We added a train rack to hang hand towels and for storage. It’s super heavy and the contractors had a heck of time hanging it. Even using walls anchors, it started to sag after about a day. They ended up having to reinforce the other side of the wall to make sure it wouldn’t fall down!

best showerhead ever!

And then, that shower head! I told you it was amazing!! It’s the Waterhill line from Moen in brushed nickel. It’s the size of a basketball and has the best water pressure ever. Now you can see why we like to take showers down here. The only problem is, now I take the longest showers because I never want to leave!

guest bath after

It’s probably super weird to love a toilet… but I love this toilet. It’s smooth on the sides so it doesn’t collect hair and dust and all that other grody stuff that usually gets stuck around the base (and yes, I just said “grody”), and the whole lid and seat pops off with the push of a button for easy cleaning, and then pops right back on! It’s genius! We have the same one in our upstairs bathroom.

The glass jars and little scissors on top were found in/under our old barn when it was torn down. They are old and dirty, but I love their history.

There was no convenient place on the wall to hang the toilet paper, so we bought a movable stand, which is perfect in this tiny space. We just move it out of the way to get in the shower and move it back when we need it.

guest bathroom after

Something our contractors did on their own that we really loved was they had our old vent covers in this room and the kitchen sandblasted and repainted. It’s such a minor detail but it looks so good. We’re kicking ourselves for not asking them to do the same to the rest of our vents.

I love, too, how the floor tiles at first look white but when you get closer you can see that they’re marble. They’re Hermosa 3×3 polished marble octagon tiles from The Tile Shop. There’s such a small floor space in here, we didn’t need much, which meant we could go for a slightly more pricey tile.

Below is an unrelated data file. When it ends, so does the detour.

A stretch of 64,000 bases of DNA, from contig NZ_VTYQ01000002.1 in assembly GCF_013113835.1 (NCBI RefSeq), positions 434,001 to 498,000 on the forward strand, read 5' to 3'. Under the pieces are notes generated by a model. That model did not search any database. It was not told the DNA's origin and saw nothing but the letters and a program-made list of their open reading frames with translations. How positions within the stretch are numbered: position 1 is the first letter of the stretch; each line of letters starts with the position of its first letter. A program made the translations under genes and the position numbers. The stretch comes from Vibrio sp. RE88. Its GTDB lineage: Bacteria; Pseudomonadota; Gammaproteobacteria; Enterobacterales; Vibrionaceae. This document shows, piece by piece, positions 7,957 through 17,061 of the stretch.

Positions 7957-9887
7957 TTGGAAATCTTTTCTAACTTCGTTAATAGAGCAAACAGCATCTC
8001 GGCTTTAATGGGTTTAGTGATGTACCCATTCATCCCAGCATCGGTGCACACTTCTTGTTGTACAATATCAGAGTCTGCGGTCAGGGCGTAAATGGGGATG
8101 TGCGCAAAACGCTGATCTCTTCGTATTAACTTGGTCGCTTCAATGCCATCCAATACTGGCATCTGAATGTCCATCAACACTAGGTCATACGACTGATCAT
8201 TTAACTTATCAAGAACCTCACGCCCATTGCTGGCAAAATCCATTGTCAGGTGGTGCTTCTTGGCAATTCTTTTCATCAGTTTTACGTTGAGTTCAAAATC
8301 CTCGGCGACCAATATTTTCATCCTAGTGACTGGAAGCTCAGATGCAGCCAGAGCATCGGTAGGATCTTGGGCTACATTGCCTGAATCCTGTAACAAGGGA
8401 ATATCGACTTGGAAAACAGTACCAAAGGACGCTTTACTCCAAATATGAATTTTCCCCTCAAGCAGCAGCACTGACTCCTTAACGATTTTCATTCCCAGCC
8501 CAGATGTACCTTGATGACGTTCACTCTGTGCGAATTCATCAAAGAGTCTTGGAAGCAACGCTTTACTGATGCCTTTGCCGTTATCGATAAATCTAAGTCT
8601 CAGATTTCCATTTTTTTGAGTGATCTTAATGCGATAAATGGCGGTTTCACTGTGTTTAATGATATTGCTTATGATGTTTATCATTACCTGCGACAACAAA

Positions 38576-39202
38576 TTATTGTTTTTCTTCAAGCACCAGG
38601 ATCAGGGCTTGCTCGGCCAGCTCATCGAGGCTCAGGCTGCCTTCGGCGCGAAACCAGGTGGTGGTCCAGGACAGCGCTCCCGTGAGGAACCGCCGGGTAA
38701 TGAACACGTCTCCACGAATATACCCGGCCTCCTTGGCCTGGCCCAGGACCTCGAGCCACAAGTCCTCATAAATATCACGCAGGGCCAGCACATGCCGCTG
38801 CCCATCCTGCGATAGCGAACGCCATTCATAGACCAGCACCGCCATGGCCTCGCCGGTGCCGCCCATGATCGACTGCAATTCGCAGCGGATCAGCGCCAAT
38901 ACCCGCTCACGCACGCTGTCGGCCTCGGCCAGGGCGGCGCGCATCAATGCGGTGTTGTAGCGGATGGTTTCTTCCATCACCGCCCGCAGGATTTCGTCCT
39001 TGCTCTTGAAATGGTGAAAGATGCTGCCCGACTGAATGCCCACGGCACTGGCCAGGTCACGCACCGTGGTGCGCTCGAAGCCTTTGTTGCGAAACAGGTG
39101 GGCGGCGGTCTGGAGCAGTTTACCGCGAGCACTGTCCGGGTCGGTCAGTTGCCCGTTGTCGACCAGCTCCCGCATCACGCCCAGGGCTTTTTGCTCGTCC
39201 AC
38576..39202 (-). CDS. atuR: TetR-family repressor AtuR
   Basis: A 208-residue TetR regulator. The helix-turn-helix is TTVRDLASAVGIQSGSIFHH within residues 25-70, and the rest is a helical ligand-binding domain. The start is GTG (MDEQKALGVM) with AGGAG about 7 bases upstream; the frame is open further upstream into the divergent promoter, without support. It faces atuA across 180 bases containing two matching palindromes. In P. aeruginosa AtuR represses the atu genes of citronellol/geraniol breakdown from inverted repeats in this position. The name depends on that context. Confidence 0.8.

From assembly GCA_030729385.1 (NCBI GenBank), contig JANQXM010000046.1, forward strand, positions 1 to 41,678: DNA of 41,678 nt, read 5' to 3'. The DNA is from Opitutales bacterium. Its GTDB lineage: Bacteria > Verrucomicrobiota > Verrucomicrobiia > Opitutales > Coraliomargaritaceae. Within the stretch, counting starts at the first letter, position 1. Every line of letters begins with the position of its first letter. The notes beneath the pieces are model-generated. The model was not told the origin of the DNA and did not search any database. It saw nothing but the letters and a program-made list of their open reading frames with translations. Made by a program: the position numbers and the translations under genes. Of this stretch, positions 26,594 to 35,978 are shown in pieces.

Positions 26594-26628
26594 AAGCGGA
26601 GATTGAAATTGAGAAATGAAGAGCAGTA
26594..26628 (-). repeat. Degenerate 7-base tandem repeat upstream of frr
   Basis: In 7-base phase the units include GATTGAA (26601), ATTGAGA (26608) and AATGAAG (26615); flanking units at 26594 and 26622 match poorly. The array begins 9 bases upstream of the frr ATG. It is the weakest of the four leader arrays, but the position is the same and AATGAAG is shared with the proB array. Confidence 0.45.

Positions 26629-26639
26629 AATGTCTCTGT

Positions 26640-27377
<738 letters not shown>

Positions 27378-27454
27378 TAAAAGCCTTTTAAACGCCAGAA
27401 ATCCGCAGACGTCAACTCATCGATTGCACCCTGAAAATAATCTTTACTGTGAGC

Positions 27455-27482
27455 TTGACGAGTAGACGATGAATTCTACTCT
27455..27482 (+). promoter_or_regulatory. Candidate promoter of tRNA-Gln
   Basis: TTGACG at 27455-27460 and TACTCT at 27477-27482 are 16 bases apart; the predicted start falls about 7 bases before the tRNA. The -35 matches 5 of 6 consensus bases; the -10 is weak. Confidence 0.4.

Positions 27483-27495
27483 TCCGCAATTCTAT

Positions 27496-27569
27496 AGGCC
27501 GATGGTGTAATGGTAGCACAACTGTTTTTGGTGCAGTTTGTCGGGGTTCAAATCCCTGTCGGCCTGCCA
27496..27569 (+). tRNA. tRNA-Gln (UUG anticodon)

guest bathroom after

We went a little high-end in this room in a lot of places because it’s the bathroom that every visitor will see, and it’s always really important to us to honor the history of our house and do what would look appropriate over what would be cheapest. For every splurge, we make a sacrifice somewhere else (like doing a lot of the work ourselves in the upstairs bathroom and getting mid-range cabinets in the kitchen), so it all balances out in the end. (And since all the big things were ordered through our contractor, we didn’t pay anything close to list price, phew.)

guest bathroom before and after

Floor tiles — Hermosa 3×3 polished marble octagon, The Tile Shop
Toilet — American Standard, Lowe’s
Sink — Pinoir wall-mount, Kohler
Showerhead/faucet — Waterhill, brushed nickel, Moen
Sink faucet — Waterhill, brushed nickel, Moen
Mirror — Eleanor Frameless, Pottery Barn
Pendant light — Pottery Barn
Vanity light — Fresnel Glass Restoration Bath Light, antique nickel, Shades of Light
Pedestal toilet paper holder — Moen Stockton, Amazon
Train rack — Moen Iso Collection, brushed nickel, LightingDirect.com
Glass apothecary jars — antique
Scissors print — Rifle Paper Co.
His/hers wall-mount vases in the hall outside the bathroom — CB2 (no longer available)
Paint color — Sherwin-Williams “Serious Gray” 6486

In case you want to read more
Our original plans for the guest bath renovation — we stuck to the plan pretty well.
“Our scary downstairs bathroom,” before and during construction.
Floor plan, so you can see where this room is in relation to the others.
Our upstairs master bathroom.
Our kitchen.

So what do you think of our not-so-new-anymore guest bathroom??!! It’s everything we dreamed of and more. It looks like it could be original to the house — you know, if there had been bathrooms in this house originally — while looking modern and timeless. It’s also a great example of using a few simple tricks to make a tiny room feel bigger.

— Kerry